Social future



Is this the future of social media?


Forget gazing into crystal balls, just watch what the kids are doing.

According to Pew Research, teenagers are moving away from Facebook and Twitter to YouTube and… Want to take a guess?

Yes, it’s TikTok. While YouTube is still the undisputed king with 95% of teenagers using it, TikTok continues to escalate in popularity.

67% of American teenagers aged 13–17 use it frequently, with 16% saying they’re on it almost constantly.

Snapchat and Instagram are also popular, with six out of ten teenagers using both.

These platforms… Not so much: In 2015, 71% of teenagers used Facebook. Today the number is 32%. Twitter is farther behind with just 23% of teen users. Tumblr has just 5%.

Why we care: Facebook won’t dominate the social advertising space forever, so if you’re targeting a younger audience, plan and diversify your marketing efforts accordingly.

On the bright side, Facebook is still immensely popular among older users, who also happen to have more money to spend, so maybe don’t ditch those ad campaigns just yet.


Microsoft and Google are fine-tuning search

… And it’s almost like they don’t want customers to leave.

Tell us more: Bing is adding annotations to shopping results that will show users additional information about selected products, including:

  • Potential online coupons you can automatically apply.
  • Pricing history, for transparency about the current product value.
  • Informing you whether or not a brand is following ethical principles.

The feature is currently available across the US, UK, Canada, Australia, Germany, and France.

That’s sticky: Meanwhile, Google added several updates designed to make users reluctant to leave the search results page. Like these, for example:

  • Higher quality snippets: Google is using machine learning to understand the “general consensus” about the topic and provide more accurate answers.
  • Information literacy: Improvements to Fact Check Explorer and Reverse image search should make it easier for users to validate information.
  • An expanded About this result: Users will now get even more context for your website, including online reviews, entity owners, how widely a source is circulated, and so on.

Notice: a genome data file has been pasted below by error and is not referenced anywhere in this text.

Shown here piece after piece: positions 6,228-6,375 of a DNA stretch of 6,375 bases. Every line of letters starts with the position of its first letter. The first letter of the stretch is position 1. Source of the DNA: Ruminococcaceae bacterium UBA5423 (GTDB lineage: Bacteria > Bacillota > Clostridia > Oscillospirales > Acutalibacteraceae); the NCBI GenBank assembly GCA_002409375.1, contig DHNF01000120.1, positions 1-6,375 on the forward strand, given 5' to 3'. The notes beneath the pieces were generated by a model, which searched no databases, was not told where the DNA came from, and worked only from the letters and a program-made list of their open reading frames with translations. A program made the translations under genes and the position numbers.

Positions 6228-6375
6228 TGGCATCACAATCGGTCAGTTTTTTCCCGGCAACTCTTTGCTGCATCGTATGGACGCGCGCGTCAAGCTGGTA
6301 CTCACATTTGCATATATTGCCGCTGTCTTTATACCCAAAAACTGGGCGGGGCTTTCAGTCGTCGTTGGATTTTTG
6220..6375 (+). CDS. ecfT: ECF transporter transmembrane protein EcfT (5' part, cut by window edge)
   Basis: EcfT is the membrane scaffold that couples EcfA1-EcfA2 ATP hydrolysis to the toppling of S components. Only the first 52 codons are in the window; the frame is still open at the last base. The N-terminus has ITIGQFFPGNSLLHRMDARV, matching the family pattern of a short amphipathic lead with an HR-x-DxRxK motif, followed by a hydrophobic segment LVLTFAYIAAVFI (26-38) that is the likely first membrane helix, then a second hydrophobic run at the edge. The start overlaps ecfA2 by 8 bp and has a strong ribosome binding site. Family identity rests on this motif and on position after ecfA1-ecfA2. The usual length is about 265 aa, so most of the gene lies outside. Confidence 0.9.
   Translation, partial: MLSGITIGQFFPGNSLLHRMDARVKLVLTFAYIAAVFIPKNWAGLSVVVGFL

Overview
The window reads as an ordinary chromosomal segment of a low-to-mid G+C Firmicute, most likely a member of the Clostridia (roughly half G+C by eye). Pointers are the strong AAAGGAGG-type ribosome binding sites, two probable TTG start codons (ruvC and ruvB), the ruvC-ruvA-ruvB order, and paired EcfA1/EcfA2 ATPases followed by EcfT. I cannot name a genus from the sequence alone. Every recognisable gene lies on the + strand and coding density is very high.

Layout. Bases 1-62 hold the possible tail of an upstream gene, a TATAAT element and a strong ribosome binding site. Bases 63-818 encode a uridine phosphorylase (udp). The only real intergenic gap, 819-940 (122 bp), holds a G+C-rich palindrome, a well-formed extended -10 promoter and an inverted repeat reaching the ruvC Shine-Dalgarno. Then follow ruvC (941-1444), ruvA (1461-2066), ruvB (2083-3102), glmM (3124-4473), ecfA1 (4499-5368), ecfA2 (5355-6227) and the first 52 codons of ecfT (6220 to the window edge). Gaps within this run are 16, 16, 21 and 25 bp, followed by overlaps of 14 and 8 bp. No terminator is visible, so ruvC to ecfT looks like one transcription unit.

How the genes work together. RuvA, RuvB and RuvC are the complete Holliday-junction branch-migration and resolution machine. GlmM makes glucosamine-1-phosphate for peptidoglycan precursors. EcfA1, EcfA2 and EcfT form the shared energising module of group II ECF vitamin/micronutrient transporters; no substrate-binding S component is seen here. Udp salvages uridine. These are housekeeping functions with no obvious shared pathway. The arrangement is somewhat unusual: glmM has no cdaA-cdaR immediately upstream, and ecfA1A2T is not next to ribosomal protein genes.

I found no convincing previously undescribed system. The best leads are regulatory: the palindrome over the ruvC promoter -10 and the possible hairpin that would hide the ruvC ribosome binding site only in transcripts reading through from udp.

Why we care: Search is evolving heavily to improve the customer experience and reduce needless click-throughs. It’s also becoming increasingly shopping friendly.

So optimize your web content accordingly, and do your best to stay in Google’s and Bing’s graces.

Because who wants to add them to your competition, right?


Take a B2B marketing masterclass from a rising $354M fintech company


In 2022, the number of merchants using Affirm, a leader in the Buy now, pay later (BNPL) industry, grew from 12,000 to 207,000 users.

Based on those numbers, you might say Affirm knows how to market themselves.

So we decided to dive deep into Affirm’s marketing and create a report for our Stacked Marketer Pro members.

We were impressed by what we found. Just writing the report was a masterclass in B2B marketing.

Some of the things we discovered include:

  • How Affirm gradually builds commitment during the merchant sign-up process to boost conversions.
  • Borrowed credibility: Affirm leverages partners to piggyback on decades of trust built by other companies.
  • How they use generic statistics to craft compelling Facebook Ads.

Marketing courses are great. But learning from real life marketing reports like this one can be more fun… And more effective!

Join Stacked Marketer Pro to learn from Affirm’s marketing now.


5 ways to test your Google Shopping ads and increase ROI


How do you know if you’re squeezing the maximum potential out of your Google Ads?

The answer starts with the letters “AB” and ends with the word “testing.”

Now, the Google Ads split test feature is only available for Search and Display campaigns…

But if you’re willing to think outside the box, WordStream offers 5 creative ways to test multiple variations of Shopping ads.

Let’s split…

Option 1: Test product feed attributes. Titles, images, or extensions are attributes you can optimize for best results.

Decide what you’ll test and then create equal groups of products using one of two methods:

  • Cluster analysis method. Split the ads based on historical performance. For example, by clicks, costs, or conversion value.
  • Random split method. If you use numerical product IDs, you can split them by odd or even numbers. Once you make the split, make changes to product IDs in your test groups and look for best results.

Option 2: Test campaign settings. For things like return on ad spend (ROAS) or different campaign types, you’ll need to split something other than IDs. Here are three different splits you can try: